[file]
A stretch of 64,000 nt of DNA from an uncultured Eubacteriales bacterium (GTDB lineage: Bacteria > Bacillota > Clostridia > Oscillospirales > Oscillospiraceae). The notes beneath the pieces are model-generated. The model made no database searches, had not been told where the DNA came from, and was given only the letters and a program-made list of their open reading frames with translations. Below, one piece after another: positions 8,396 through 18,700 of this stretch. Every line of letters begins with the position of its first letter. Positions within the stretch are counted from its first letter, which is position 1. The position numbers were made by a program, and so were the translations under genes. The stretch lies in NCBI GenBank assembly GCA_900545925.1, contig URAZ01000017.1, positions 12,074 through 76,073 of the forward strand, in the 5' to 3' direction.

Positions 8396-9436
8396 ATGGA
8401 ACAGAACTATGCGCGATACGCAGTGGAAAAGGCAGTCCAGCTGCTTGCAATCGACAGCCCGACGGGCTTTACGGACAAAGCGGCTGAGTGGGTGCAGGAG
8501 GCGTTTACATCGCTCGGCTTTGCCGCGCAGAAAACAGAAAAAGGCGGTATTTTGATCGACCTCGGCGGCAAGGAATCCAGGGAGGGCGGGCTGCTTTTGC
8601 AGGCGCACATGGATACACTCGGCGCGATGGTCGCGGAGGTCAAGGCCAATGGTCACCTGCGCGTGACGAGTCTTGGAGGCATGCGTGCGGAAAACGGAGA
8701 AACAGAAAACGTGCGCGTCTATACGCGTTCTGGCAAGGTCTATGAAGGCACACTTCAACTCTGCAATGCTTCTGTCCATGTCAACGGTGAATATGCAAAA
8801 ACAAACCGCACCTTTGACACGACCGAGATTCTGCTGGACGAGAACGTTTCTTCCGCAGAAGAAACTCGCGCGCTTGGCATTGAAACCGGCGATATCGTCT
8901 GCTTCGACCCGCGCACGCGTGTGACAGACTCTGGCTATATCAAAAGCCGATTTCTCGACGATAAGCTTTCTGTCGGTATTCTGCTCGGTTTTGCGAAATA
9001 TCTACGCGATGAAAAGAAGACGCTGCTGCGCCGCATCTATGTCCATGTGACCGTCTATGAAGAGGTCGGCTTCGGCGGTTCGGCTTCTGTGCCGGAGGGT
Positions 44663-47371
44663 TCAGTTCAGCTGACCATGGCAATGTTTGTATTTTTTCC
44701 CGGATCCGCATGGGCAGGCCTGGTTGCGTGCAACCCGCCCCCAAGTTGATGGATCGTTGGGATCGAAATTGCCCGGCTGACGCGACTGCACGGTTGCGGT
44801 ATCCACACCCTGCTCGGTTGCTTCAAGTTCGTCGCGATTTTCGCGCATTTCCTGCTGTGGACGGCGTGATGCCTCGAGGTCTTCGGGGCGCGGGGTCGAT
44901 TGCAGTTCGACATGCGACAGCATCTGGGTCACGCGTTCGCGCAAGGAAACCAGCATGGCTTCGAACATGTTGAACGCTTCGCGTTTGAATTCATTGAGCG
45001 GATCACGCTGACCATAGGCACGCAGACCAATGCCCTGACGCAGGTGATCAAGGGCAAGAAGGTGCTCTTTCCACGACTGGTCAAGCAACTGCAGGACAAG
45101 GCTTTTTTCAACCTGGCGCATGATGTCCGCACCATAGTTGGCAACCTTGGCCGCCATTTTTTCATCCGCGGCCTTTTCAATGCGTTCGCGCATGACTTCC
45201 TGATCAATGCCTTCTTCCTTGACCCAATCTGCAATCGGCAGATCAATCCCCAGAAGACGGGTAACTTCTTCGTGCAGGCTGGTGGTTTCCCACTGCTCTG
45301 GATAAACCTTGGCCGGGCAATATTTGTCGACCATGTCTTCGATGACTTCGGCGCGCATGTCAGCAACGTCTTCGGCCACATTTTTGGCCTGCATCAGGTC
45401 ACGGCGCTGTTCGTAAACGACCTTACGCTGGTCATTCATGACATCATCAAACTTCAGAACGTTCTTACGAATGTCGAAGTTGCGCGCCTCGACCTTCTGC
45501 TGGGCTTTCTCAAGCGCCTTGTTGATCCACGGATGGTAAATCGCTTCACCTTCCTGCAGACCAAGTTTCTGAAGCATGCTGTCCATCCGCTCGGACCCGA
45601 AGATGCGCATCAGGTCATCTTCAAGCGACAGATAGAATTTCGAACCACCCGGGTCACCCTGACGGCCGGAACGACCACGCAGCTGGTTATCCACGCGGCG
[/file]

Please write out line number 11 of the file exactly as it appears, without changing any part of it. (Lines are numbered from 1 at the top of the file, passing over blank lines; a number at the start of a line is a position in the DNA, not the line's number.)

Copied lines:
Positions 44663-47371